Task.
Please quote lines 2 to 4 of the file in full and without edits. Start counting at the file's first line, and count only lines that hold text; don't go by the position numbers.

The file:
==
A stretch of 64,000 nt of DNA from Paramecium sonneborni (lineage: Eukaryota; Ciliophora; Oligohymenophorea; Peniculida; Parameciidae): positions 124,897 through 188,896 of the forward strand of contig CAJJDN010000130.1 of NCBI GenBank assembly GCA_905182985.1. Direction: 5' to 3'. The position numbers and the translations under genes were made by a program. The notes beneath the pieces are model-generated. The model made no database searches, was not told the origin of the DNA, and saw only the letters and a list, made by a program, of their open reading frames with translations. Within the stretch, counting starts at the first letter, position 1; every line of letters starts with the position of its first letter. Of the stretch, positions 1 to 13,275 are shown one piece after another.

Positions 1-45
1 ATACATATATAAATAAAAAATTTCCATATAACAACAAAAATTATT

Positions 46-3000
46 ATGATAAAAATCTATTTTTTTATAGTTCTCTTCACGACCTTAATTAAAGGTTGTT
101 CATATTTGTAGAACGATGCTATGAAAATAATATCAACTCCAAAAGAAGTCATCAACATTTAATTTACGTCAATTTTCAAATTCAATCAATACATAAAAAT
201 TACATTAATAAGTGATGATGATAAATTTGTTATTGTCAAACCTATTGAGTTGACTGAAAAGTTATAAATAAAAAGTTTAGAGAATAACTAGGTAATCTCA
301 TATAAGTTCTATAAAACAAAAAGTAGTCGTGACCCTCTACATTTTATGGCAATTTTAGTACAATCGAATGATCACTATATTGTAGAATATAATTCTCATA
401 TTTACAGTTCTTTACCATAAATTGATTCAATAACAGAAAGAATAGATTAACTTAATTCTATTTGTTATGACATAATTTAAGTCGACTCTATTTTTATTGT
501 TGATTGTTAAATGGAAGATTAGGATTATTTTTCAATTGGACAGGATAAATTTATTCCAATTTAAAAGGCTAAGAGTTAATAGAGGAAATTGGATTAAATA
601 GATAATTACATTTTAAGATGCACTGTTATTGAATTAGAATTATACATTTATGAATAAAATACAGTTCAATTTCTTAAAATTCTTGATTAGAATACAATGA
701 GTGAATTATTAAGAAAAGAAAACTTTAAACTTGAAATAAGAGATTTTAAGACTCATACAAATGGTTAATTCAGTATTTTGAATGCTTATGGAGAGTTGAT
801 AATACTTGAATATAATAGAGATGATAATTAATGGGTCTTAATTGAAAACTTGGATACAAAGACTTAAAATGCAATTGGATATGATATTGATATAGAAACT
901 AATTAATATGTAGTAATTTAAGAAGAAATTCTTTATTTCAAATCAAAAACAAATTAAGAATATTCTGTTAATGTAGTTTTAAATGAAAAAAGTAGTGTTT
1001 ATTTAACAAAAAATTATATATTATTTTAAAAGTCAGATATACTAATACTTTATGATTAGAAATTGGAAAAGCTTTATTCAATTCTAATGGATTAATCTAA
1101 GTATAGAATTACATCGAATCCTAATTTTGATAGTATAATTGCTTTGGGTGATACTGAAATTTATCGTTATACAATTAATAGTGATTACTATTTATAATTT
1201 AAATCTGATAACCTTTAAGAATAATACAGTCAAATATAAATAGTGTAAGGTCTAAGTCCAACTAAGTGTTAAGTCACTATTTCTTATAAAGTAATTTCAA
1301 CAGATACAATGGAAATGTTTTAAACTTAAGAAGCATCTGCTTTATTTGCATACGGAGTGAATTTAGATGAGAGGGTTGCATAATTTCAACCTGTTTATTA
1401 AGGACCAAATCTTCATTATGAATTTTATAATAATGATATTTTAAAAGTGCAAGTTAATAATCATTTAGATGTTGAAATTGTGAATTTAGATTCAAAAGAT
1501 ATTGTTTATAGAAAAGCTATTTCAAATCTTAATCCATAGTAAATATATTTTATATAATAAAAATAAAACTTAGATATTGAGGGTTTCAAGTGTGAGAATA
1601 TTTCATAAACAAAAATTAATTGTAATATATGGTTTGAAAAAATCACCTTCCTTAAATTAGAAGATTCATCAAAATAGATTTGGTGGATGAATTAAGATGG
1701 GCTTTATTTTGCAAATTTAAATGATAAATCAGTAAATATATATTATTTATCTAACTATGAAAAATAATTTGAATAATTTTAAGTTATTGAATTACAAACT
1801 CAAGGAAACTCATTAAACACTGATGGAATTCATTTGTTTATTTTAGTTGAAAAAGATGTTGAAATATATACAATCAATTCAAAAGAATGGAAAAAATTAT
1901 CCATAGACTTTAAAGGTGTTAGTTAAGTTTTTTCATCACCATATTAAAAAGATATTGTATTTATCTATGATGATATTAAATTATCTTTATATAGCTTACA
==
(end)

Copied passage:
Positions 1-45
1 ATACATATATAAATAAAAAATTTCCATATAACAACAAAAATTATT

Positions 46-3000